Coupled with their provocative language is an alpha-male swagger that reflects the aggressive business culture where they forged success — Trump as a billionaire developer, and LePage as a runaway who escaped poverty to lead a Maine-based chain of discount stores.
“They are two people who basically say what they think and aren’t particularly worried about politically correct culture. They’re very unvarnished,” said Matthew Gagnon, who leads the Maine Heritage Policy Center, a conservative think tank.
Trump has taken notice, according to LePage spokesman Peter Steele.
The president “is impressed with the significant accomplishments Governor LePage has made over the last six years — including the major accomplishments in fiscal responsibility, welfare reform, and tax reform that the state and national media have ignored,” Steele said.
LePage initially backed New Jersey Governor Chris Christie for president, but he switched to Trump when his first choice dropped out. Only weeks earlier, LePage had declared that “I’m not a big fan of Donald Trump, although he should give me a stipend or he should give me a bonus about starting this whole thing about being outspoken.”
That style can work in business, but bluster sometimes backfires in politics — as LePage discovered early in his first term and Trump is finding now.
LePage’s no-prisoners approach has damaged relations even with some fellow Republicans, who control the state Senate. As a result, LePage’s record number of vetoes has forced both parties to seek common ground simply to keep the government running.
“At least until recently, the governor has viewed the Legislature as the enemy,” said state Senator Roger Katz, a Republican from Augusta who has been critical of LePage.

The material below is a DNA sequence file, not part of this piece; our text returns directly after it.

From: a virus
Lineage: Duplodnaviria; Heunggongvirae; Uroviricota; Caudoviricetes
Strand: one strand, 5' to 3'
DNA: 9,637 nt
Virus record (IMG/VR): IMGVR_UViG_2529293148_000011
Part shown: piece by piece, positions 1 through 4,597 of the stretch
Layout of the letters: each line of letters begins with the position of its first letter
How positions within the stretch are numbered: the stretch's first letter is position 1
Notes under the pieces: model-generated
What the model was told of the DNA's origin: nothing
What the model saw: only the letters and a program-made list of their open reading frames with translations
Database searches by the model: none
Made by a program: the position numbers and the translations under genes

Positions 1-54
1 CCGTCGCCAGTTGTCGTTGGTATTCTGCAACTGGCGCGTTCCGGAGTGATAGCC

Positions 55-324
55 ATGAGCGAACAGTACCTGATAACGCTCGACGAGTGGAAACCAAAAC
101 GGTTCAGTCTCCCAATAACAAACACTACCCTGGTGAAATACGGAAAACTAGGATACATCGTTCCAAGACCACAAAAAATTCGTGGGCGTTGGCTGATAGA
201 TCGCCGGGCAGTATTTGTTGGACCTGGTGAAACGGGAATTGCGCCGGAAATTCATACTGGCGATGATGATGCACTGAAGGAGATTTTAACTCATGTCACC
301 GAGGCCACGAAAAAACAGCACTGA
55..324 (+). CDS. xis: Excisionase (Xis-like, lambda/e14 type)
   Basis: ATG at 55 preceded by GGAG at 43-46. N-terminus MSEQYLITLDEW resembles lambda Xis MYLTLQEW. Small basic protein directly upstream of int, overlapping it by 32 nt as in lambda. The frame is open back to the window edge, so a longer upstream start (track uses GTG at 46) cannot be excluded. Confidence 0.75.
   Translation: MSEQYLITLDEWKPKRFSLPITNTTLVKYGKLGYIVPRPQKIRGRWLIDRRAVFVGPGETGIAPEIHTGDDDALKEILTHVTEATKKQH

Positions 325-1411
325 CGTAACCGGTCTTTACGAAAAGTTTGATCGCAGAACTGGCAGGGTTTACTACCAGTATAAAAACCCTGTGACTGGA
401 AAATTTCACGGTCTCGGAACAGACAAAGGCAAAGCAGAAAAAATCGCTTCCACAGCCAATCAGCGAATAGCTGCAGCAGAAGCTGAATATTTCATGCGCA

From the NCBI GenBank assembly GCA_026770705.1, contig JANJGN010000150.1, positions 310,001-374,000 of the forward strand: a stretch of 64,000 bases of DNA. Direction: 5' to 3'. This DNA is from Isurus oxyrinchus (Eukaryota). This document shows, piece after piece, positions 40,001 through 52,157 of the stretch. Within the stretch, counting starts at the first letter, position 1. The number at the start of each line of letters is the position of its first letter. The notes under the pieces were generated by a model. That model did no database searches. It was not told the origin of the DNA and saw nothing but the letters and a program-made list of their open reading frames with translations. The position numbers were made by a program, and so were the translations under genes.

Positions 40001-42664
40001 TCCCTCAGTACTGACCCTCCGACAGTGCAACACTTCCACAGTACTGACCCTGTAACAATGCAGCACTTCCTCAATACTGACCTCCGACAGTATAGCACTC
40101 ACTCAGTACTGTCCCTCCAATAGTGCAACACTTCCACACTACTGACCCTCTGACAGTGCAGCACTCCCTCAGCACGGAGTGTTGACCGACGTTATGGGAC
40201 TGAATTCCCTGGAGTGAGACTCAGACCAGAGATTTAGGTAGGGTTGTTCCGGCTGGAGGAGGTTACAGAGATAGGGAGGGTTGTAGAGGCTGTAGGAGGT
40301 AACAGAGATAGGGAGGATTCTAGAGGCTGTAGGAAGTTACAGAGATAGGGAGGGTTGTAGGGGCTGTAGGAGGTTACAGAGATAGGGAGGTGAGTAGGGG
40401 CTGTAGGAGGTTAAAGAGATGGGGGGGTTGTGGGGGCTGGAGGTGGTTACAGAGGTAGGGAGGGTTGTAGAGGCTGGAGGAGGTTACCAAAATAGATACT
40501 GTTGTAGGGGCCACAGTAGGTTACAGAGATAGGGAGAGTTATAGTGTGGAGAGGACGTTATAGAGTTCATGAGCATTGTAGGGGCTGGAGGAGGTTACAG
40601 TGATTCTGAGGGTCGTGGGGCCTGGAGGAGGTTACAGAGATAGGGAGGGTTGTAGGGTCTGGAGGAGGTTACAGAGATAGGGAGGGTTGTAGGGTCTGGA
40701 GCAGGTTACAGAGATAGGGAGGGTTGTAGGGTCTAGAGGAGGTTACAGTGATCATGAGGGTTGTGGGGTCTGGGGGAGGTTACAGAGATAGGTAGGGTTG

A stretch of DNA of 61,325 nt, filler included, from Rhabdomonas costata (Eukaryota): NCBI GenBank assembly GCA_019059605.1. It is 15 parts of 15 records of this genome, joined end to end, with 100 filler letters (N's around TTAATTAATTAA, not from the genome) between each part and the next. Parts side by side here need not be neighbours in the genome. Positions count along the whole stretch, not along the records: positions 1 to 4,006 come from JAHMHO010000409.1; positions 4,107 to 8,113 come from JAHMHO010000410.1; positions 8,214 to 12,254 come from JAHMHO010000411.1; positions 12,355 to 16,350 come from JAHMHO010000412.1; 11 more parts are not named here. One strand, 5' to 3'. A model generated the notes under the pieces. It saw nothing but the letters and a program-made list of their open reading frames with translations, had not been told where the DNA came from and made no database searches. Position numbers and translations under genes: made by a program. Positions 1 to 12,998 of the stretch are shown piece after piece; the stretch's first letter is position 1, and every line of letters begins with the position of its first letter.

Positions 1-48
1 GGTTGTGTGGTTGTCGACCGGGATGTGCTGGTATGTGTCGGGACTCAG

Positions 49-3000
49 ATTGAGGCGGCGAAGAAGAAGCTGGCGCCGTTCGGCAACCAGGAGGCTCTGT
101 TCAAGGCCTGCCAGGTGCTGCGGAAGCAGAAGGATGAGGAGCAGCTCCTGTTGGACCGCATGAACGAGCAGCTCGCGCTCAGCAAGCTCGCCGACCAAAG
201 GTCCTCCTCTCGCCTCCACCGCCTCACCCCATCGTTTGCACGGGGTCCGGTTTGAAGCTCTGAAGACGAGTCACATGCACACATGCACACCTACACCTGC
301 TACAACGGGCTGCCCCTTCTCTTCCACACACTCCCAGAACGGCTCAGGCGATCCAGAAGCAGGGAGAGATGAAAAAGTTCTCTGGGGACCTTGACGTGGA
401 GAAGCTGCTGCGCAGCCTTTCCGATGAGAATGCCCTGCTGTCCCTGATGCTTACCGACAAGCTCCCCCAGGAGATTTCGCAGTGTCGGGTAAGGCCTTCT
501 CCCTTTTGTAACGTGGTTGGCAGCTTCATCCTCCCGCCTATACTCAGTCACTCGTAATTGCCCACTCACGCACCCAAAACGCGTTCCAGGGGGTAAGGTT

Maybe all of the incessant carping — a Press Herald editorial in August, for example, apologized to the nation for LePage’s election — has prompted the governor to rethink how much he wants the $70,000-a-year job, a sum he compared to a nun’s pay.
Although the president and governor share similar personalities, their politics appear to come from different places. LePage always has been a staunch conservative; Trump’s leanings have vacillated.
LePage is “much more ideologically consistent than is Trump, particularly on economic issues,” said Daniel Shea, who directs the Goldfarb Center for Public Affairs and Civic Engagement at Colby College. “For LePage, the formula seems simple: the smaller government, the better. I’m not sure Trump has a similar guidepost.”
LePage also is not shy about criticizing the president. Last month, he lectured Trump about the need for better control of his fractious staff. “We got to tell him that the TV show’s over,” the governor said on Maine radio.
Term limits also mean that LePage’s “show” in Augusta is nearly over. The governor is prohibited from running again in 2018, which makes his extended stay in Washington even richer fodder for speculation.
If not the Trump administration, maybe something else? US Senator Angus King, an independent and former Maine governor, is up for reelection in two years.